Let the Sunshine and Your Feet Do the Powering

The term "juice bag" can conjure up a wide range of images, from the inoffensive (a bag that holds a beverage to quench your thirst) to the offensive (since this is a G-rated Web site, I better not say, but you can go to the Urban Dictionary for examples). For this reason, I was a bit puzzled when I read a press release about a product line called Juice Bags. However, after reading about it, the name made sense.

 

Juice Bags is a line of solar-charging bags from Reware. The newest offering is a briefcase—Juice Bags ProFolio—that will charge PDAs, cell phones, and other handheld electronic devices. Unfortunately, although the ProFolio is big enough to hold a laptop, it isn't powerful enough to charge one.

 

"We’ve released the Juice Bags ProFolio in answer to the many requests we’ve received from business people who are looking for a product that gives them the freedom to roam while staying plugged in," says Henry Gentenaar, managing partner of Reware. "Plus, doing so environmentally is a bonus for those seeking to keep their electronics ready for action. It’s an easy step for businesses that want to go green."

 

ProFolio contains a thin-film solar panel that immediately converts sunlight into usable energy to charge all 12-volt electronic devices. You just need to plug your device into the bag. SolarReady batteries are available as accessories if you want to store the sun's energy for later use.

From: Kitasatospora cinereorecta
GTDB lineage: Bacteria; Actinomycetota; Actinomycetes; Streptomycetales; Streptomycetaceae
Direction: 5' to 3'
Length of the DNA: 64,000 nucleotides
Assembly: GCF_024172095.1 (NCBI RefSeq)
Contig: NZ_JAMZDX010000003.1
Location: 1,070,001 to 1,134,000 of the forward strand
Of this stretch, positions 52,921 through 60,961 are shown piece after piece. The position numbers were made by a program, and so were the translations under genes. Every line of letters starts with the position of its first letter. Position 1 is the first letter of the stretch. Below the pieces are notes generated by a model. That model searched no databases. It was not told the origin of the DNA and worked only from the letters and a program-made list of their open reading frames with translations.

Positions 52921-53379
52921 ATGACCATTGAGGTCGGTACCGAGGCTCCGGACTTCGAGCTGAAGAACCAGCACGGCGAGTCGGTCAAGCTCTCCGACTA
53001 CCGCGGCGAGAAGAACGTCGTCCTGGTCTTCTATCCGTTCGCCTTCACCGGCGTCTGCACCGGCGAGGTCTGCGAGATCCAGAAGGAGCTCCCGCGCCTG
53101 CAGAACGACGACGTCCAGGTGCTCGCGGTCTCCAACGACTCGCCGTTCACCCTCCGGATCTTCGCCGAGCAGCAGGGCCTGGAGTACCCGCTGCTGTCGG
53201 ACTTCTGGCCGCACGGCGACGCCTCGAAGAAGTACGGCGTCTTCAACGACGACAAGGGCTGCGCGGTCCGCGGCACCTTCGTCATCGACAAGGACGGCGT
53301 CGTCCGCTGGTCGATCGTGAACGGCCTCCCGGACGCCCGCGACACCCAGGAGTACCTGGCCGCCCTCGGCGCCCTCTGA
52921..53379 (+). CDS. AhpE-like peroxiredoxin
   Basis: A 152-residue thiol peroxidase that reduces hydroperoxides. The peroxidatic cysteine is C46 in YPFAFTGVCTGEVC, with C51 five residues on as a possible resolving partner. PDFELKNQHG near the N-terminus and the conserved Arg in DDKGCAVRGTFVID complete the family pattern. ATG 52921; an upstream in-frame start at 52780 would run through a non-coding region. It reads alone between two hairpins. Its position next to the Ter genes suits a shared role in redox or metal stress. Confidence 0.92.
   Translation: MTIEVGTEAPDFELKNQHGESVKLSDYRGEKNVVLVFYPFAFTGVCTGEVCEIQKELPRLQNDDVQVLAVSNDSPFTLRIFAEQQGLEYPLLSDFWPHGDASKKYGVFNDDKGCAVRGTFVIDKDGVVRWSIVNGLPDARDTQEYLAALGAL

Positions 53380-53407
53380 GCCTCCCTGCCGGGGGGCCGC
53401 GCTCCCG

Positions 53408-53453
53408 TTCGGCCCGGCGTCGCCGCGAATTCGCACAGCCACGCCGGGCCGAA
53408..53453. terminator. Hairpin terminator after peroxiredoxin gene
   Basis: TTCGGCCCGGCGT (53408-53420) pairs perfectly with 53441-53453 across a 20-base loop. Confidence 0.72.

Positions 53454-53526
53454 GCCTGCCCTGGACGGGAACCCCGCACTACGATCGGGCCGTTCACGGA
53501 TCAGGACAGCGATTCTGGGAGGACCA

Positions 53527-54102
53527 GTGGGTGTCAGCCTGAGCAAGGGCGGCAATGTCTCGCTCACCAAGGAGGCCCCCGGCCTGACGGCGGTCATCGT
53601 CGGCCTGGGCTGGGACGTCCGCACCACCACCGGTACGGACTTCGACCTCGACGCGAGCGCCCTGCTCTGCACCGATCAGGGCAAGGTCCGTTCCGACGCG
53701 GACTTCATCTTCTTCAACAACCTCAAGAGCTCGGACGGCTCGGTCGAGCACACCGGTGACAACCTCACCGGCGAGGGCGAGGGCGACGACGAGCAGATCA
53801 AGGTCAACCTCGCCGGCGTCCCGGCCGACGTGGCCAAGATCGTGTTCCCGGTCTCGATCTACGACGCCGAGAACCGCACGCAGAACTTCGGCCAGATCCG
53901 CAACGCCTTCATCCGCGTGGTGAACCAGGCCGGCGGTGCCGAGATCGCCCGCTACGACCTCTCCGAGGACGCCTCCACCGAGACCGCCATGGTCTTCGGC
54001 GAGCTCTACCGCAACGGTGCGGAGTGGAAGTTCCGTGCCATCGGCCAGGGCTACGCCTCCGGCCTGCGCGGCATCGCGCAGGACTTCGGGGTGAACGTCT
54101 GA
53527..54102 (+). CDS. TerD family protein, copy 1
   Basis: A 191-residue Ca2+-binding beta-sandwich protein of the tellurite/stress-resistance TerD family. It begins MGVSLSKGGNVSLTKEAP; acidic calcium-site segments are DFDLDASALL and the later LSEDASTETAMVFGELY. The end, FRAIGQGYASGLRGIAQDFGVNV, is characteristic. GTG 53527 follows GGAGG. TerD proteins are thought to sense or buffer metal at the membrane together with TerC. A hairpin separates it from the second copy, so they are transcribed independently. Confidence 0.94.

ProFolio will retail for $399, but the company is introducing the item at rewarestore.com for $299 while supplies last. The sunlight is free.

Another way in which you might eventually able to charge up your PDA or other small electronic devices is by hoofing it. Apparently, the U.S. military had tested a technology in which miniature generators were built into soldiers’ boots to generate power. Admittedly, powering your PDA, cell phone, or iPod by plugging it into batteries located in your shoes' heels would be awkward to say the least. However, the miniature generators might be placed, for example, under treadmills so that you can power up your PDA and your body during workouts.

In fact, a London-based company, The Facility, has adapted this technology for use under floors. When people walk on the floor, pads compress underneath, driving fluid through mini-turbines that then generate electricity, which is stored in a battery. Engineers estimate that if the floors were installed in the Victoria Underground station in London, the 34,000 travelers passing through every hour could power 6,500 light bulbs.

Spinnaker Tower in Portsmouth, UK, is one of the first targets for the foot-powered technology. If all goes as planned, miniature generators will be placed beneath the surfaces of the 570 stairs used by visitors to get to the top of the viewing platform. For more information about the company's plans for this technology, see "Light Fantastic: Pedestrians to Generate Power."

 

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